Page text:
Rwanda Hutu rebels warn UN over Kigali 'tactics'
Rwandan Hutu rebels urged the United Nations Tuesday not to succumb to Kigali's threat to withdraw troops from Sudan if the world body publishes a report accusing the country's troops of crimes.
The Democratic Liberation Forces of Rwanda (FDLR) rebels, based in neighbouring Democratic Republic of Congo, called on the UN to purge its peacekeeping missions of forces it claimed were soiling its image.
The group asked the UN "not to surrender to the manoeuvres, tactics of intimidation and other forms of blackmail that Kigali began to practice... by threatening to withdraw its troops from the UN peacekeeping missions.
"Rather, it's now or never for the UN to get rid of soldiers that, with hands stained with innocent blood, bring disgrace upon an institution whose mission is to maintain peace in the world," the FDLR said in a statement.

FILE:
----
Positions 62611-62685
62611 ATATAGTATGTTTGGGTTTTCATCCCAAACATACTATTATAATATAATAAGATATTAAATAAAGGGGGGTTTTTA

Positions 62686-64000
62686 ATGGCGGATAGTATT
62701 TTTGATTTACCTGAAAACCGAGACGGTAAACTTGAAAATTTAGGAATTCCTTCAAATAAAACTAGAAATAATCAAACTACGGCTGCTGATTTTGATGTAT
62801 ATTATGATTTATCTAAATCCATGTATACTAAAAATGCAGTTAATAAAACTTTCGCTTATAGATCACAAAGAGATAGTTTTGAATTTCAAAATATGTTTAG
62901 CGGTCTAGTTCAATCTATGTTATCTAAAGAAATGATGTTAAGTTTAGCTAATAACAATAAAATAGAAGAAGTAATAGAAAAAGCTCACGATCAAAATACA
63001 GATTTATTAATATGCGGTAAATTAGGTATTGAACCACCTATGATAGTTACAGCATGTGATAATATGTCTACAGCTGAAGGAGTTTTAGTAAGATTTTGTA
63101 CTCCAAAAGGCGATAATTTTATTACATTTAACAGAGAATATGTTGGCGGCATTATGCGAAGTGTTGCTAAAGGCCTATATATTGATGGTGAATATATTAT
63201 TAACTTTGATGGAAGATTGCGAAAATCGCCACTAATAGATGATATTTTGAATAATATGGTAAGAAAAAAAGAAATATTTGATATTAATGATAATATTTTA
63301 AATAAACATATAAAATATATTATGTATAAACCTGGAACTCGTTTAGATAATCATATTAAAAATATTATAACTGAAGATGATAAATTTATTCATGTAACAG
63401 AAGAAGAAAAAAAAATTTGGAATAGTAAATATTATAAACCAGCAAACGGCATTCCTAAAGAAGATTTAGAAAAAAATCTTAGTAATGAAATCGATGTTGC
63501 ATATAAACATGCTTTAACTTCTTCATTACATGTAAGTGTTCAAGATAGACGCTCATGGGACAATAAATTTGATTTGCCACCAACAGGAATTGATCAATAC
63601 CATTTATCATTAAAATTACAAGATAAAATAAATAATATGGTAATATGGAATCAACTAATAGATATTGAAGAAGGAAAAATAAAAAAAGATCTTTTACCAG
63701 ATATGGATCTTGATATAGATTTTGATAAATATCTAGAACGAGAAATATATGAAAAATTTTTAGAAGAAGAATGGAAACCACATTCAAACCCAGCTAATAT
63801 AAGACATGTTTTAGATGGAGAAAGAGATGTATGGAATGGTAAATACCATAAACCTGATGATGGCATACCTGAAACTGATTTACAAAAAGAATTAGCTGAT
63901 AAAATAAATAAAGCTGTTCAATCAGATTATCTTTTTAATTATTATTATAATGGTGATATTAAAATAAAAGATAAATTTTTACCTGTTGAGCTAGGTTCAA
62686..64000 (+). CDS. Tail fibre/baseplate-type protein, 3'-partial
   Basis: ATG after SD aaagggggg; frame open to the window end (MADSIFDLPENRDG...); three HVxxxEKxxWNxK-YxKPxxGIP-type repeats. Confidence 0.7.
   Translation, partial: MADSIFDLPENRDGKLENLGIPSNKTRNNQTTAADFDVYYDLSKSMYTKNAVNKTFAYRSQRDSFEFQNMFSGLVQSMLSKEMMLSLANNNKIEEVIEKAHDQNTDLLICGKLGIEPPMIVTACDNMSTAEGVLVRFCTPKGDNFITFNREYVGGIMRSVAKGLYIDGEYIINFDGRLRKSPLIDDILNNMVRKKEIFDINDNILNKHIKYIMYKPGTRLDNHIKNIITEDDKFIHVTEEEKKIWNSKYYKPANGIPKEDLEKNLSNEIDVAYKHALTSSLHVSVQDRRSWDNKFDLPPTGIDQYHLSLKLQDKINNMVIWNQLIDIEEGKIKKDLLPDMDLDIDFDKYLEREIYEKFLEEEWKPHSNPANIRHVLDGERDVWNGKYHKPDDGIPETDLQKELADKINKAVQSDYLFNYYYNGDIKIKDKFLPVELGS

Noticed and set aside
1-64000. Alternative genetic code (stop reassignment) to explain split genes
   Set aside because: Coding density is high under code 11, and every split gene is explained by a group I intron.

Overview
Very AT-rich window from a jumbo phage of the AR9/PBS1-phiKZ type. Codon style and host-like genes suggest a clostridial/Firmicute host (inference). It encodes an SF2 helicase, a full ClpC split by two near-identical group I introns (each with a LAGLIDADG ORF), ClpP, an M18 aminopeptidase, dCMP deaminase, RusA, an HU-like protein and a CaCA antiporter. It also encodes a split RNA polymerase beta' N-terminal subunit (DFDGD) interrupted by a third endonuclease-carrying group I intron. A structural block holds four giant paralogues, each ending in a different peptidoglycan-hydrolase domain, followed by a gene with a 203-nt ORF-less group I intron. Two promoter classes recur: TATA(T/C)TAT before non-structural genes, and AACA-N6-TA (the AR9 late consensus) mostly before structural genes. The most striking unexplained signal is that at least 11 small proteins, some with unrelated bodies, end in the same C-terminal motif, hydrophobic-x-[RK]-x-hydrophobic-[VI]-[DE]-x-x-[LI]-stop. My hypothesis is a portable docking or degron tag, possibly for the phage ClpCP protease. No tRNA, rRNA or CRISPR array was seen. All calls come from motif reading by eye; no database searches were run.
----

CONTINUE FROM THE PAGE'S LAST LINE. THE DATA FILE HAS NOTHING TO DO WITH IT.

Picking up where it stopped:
A draft version of a UN human rights report on the DR Congo accused Rwandan troops of genocide-style massacres in the country in 1996-97.
Infuriated Kigali threatened to pull out its 3,500 troops serving in a UN peacekeeping mission in the Sudan, prompting UN Secretary General Ban Ki-moon to travel to Kigali last week for talks with President Paul Kagame.
"The FDLR urge the international community and particularly the UN... to ensure that no one, without exception, of those who have participated in the genocide of Rwandan and Congolese Hutu escape justice," added the text.
Some FLDR elements have themselves been accused by Kigali of participating in Rwanda's 1994 genocide by Hutu extremists in which some 800,000 people, mainly Tutsis, were killed.
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